Of course, this kind of tools already exist, Substance, Marmoset, Mari, etc… The benefit of having one integrated into Unity is that it is WYSIWYG (What you see is what you get) in your Unity game.

Finally I have chose to add some digression about how to remove the sun and replace it with analytic directional light of similar intensity as it is often either not discuss or resume to a single sentence in others documents. This is currently a complex topics and I will be happy to see more technical discussion around this topics.

We hope that our document will help people to take their first steps into accurate HDRI capture and see more absolute HDRI appearing. The document come with some materials: Various Photoshop Actions that we use and set of HDRIs. One is available on publications website but we expect to deliver soon a package of HDRI via the Unity Asset Store for free that include all versions (white balance, absolute, unprocessed…) of an HDRI and metadata.  At first we were willing to distribute all the CR2 too but the size of the download become crazy insane and we think to do it only for one HDRI, so programmer willing to do some test will be able to do it.

Siggraph 2014 : Moving Frostbite to Physically based rendering V3

Here is the slides, course notes and Mathematica files of me and my-coworker Charles de Rousiers “Moving Frostbite to Physically based rendering” (The course notes have been update to v3, mathematica files to v3):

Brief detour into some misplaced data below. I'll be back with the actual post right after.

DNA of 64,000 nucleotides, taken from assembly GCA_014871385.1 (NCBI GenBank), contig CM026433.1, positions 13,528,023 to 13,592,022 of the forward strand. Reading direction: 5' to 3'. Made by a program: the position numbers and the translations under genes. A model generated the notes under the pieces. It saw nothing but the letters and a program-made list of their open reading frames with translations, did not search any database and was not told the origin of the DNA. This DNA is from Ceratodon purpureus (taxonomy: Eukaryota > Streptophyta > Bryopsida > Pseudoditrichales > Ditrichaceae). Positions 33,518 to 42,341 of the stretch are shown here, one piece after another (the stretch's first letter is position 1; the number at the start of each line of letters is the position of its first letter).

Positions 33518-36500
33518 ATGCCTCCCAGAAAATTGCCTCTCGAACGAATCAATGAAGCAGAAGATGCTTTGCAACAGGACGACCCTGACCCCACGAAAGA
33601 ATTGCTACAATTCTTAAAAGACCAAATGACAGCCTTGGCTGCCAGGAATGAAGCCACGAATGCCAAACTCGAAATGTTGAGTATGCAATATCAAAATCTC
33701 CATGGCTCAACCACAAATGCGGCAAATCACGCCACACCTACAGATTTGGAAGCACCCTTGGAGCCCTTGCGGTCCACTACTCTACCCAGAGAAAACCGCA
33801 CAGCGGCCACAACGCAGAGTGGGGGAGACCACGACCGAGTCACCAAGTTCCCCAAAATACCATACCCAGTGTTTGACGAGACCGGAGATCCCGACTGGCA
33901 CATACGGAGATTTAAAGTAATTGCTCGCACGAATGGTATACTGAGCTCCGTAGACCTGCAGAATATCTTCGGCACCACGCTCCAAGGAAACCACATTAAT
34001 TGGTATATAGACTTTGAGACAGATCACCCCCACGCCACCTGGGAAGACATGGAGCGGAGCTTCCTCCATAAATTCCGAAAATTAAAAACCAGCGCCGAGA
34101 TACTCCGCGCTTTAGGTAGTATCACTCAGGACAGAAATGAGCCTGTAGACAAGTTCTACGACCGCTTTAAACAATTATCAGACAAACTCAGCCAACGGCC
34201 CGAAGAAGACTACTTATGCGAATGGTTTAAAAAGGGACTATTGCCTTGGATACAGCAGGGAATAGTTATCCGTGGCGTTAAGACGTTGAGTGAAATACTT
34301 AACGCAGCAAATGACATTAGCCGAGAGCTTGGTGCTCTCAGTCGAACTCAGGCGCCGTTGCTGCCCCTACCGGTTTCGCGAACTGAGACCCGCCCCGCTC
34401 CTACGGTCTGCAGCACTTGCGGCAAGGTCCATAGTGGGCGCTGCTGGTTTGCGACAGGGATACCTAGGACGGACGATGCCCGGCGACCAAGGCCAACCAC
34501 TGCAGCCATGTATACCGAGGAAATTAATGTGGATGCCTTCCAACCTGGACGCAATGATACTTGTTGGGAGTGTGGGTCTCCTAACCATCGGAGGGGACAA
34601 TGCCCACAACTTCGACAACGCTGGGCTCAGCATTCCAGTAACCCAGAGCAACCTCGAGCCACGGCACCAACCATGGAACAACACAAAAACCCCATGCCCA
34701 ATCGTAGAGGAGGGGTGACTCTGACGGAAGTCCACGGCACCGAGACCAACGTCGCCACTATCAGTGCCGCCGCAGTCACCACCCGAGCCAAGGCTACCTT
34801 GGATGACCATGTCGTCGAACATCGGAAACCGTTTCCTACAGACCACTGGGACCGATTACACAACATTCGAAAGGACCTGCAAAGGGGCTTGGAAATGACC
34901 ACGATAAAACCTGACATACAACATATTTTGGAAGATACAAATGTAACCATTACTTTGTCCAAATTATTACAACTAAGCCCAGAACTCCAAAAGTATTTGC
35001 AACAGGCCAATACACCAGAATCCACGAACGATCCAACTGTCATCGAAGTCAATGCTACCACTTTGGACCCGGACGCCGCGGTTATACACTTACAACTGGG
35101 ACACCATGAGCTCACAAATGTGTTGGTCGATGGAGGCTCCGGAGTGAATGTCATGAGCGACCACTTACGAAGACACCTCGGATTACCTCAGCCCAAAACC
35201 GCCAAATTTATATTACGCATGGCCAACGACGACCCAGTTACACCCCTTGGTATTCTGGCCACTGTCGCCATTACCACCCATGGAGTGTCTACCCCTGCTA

Course notes: course_notes_moving_frostbite_to_pbr_v3
Pdf Slides: s2014_pbs_frostbite_slides
PowerPoint Slides: s2014_pbs_frostbite_slides
Mathematica Notebooks: movingfrostbitetopbr-mathematicanotebook_v3
Mathematica Notebooks export as pdf to be readable without Mathematica: movingfrostbitetopbr-mathematicapdf_v3

Caution : Both Mathematica files are .zip that I rename to “.pdf” as WordPress don’t support zip file. So just right-click on the image below, save the pdf file then change the extension to “.zip”,

Slideshare version:

Alternatively the files are/was available at others location (Let here in case links are update):
http://www.frostbite.com/2014/11/moving-frostbite-to-pbr/
And also on the official PBR course website:
http://blog.selfshadow.com/publications/s2014-shading-course/ (To be update only slides for now)